Before examining the book more closely, it may help some readers to know two things that this project does not take up (neither of which is necessarily a flaw). First, Flower focuses tightly on invective as a literary genre, and thus he does not engage with theories of insult or how Constantius himself participated in the contests of authority activated by these texts. This is fitting enough, since it is quite probable that the emperor never encountered these invectives at all (87-88). For this reason, Flower is amply justified in devoting the majority of his project to literary matters of authorial construction and the presentation of Constantius-as-target to the reading audiences of these texts rather than on the social experience of invective performances. Second, he works thematically, often dexterously juggling all his texts at once with the consequence that Athanasius, Hilary and Lucifer sometimes end up feeling like a more homogenous group then they actually were (though Flower does frequently highlight important points of difference). Flower provides scant contouring of their texts as unique and complete works, and this impression is furthered by the fact that the appendices offer translations of several fascinating and important texts other than the ones that are most critical to the bulk of his own project. For anyone familiar with the people and documents under discussion, this should present no problem, but specialists in, say, Ciceronian invective or the abusive banter of Old Comedy (who, in my opinion, ought to be part of the target audience) may wish for more basic biographical and textual orientation than Flower provides.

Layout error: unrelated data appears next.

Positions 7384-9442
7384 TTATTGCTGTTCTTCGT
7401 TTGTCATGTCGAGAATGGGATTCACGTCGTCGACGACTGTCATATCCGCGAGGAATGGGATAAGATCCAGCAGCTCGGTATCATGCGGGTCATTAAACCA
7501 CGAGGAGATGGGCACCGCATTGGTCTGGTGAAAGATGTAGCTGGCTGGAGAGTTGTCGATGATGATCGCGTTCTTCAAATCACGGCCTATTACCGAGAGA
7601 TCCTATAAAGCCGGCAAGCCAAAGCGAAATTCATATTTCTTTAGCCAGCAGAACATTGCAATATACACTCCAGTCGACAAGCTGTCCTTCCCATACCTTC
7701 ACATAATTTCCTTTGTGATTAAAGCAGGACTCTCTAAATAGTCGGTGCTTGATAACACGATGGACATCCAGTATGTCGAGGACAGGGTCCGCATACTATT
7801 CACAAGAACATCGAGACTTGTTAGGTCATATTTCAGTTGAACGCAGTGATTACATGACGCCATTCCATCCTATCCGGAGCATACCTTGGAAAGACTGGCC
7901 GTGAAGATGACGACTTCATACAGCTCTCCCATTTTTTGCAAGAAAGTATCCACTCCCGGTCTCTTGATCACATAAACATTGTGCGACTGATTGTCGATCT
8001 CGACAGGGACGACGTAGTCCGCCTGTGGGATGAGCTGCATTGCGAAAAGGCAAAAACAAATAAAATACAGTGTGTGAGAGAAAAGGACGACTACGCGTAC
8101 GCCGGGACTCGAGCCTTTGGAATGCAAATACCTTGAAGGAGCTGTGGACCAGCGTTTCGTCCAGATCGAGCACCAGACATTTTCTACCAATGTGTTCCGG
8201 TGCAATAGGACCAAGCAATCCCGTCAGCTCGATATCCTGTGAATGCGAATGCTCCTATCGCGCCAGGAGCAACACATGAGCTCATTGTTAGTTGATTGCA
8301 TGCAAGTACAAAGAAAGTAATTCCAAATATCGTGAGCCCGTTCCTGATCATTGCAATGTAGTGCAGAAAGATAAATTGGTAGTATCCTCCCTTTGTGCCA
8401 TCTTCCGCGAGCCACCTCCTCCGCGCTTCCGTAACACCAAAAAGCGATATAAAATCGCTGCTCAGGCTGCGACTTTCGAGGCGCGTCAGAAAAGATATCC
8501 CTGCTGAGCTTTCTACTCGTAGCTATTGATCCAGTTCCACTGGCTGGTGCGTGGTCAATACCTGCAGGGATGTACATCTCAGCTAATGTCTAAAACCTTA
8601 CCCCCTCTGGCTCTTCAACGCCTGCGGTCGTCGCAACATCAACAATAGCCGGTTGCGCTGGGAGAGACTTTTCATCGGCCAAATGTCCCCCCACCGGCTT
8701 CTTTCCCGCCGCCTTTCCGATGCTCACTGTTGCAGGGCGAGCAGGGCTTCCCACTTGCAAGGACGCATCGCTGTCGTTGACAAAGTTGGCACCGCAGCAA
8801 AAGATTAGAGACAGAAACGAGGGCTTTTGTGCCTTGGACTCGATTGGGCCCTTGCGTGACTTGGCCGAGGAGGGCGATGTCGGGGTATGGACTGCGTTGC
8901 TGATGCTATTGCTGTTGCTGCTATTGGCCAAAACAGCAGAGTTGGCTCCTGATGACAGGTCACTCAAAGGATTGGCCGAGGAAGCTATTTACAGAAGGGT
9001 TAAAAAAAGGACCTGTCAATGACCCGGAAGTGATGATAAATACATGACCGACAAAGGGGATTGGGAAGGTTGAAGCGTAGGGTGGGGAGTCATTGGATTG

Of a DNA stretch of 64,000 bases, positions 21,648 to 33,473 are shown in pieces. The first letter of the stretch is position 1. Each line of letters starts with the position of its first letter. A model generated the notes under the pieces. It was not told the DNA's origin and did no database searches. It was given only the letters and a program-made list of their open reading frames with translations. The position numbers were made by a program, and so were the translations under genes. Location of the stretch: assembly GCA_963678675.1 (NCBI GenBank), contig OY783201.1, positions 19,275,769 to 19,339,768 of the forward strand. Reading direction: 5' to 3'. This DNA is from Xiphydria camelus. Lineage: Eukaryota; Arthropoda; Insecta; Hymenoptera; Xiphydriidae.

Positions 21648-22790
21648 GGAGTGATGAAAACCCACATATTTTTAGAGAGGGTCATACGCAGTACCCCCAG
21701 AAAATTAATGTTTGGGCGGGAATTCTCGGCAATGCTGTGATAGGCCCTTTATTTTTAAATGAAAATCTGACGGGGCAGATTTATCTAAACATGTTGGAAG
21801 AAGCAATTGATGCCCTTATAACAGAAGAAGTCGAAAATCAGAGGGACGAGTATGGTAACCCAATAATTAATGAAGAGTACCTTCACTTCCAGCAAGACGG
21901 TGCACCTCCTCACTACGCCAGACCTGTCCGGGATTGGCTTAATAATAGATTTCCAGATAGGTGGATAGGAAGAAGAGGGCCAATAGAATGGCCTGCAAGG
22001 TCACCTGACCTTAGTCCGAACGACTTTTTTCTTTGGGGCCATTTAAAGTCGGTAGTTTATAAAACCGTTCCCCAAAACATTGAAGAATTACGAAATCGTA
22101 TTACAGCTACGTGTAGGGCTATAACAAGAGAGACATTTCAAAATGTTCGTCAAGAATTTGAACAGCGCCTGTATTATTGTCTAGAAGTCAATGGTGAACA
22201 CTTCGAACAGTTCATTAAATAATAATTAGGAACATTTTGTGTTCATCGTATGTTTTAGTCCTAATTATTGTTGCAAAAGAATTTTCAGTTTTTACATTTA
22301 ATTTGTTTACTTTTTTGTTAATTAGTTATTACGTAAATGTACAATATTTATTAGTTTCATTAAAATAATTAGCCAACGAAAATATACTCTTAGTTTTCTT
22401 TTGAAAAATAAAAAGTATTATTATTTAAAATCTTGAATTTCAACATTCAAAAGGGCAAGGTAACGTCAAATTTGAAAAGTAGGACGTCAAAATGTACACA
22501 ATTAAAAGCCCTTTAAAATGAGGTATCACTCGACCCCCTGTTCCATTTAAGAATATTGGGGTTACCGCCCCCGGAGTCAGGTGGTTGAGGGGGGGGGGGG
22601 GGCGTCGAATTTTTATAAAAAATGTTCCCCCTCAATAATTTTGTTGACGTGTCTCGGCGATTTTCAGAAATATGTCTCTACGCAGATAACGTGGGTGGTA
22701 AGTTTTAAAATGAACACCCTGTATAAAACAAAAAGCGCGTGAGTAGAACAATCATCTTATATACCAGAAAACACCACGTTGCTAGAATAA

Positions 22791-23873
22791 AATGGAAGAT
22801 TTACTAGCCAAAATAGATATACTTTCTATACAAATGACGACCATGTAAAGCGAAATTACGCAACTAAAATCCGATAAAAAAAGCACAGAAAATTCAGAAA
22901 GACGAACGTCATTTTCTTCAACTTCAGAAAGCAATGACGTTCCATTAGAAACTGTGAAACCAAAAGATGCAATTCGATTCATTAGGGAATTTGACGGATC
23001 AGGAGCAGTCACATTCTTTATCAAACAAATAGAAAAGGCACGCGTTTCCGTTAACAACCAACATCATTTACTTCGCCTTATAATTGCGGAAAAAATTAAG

Chapter 1 provides a broad and accessible overview of the rhetorical landscape of late antiquity and the place of invective in that world. Far from being a wholly new genre, late antique Christian invective follows a traditional classical form in which praise and blame represent two sides of the same rhetorical coin. Yet even though Hermogenes’ close pairing of the laudatory and disparaging extremes of the rhetorical spectrum suggests that invective is simply inverted panegyric, Flower uses Pliny’s career to show that panegyric presents a problem that does not apply to invective, namely the difficulty in demonstrating sincerity. While the experienced flatterer’s praise can too easily sound canned, the speaker of invective instills confidence because his abuse gains him nothing from his target. This is particularly true when the target is a powerful figure in an autocratic regime against whom verbal abuse involves personal risk. Flower emphasizes the boldness of his authors by situating their invectives against Constantius vis-à-vis less daring examples. It is one thing for Libanius to have a go at the long-dead Philip of Macedon or second-tier Roman officials or for Lactantius to discuss imperial shortcomings in philosophical terms that avoid ad hominem attacks, but it is something else altogether for Athanasius, Hilary and Lucifer to inveigh against a sitting emperor. Flower also discusses several closer parallels, such as the Philippics of Demosthenes and Cicero (though I would contend that Philip, living in a different polity, represents a very different type of target from Antony, who was Cicero’s peer among the Roman senatorial elite); Claudian’s In Eutropium, which attacks a leading figure in Arcadius's court but which was written from the safety of Honorius's; and Synesius's De regno, which abuses Arcadius; I was surprised to find no mention of Philo’s Legatio ad Gaium in this list. Flower concludes the chapter with a discussion of how imperial panegyric reflects and shapes the categories and values through which subjects understand their rulers. Whereas someone like Eusebius provides a template for the good Christian emperor in his praise of Constantine, invective texts effectively do the same by focusing on the negative space, as it were, of imperial virtue and thereby help shape ‘an overtly Christian vocabulary of kingship’ (19).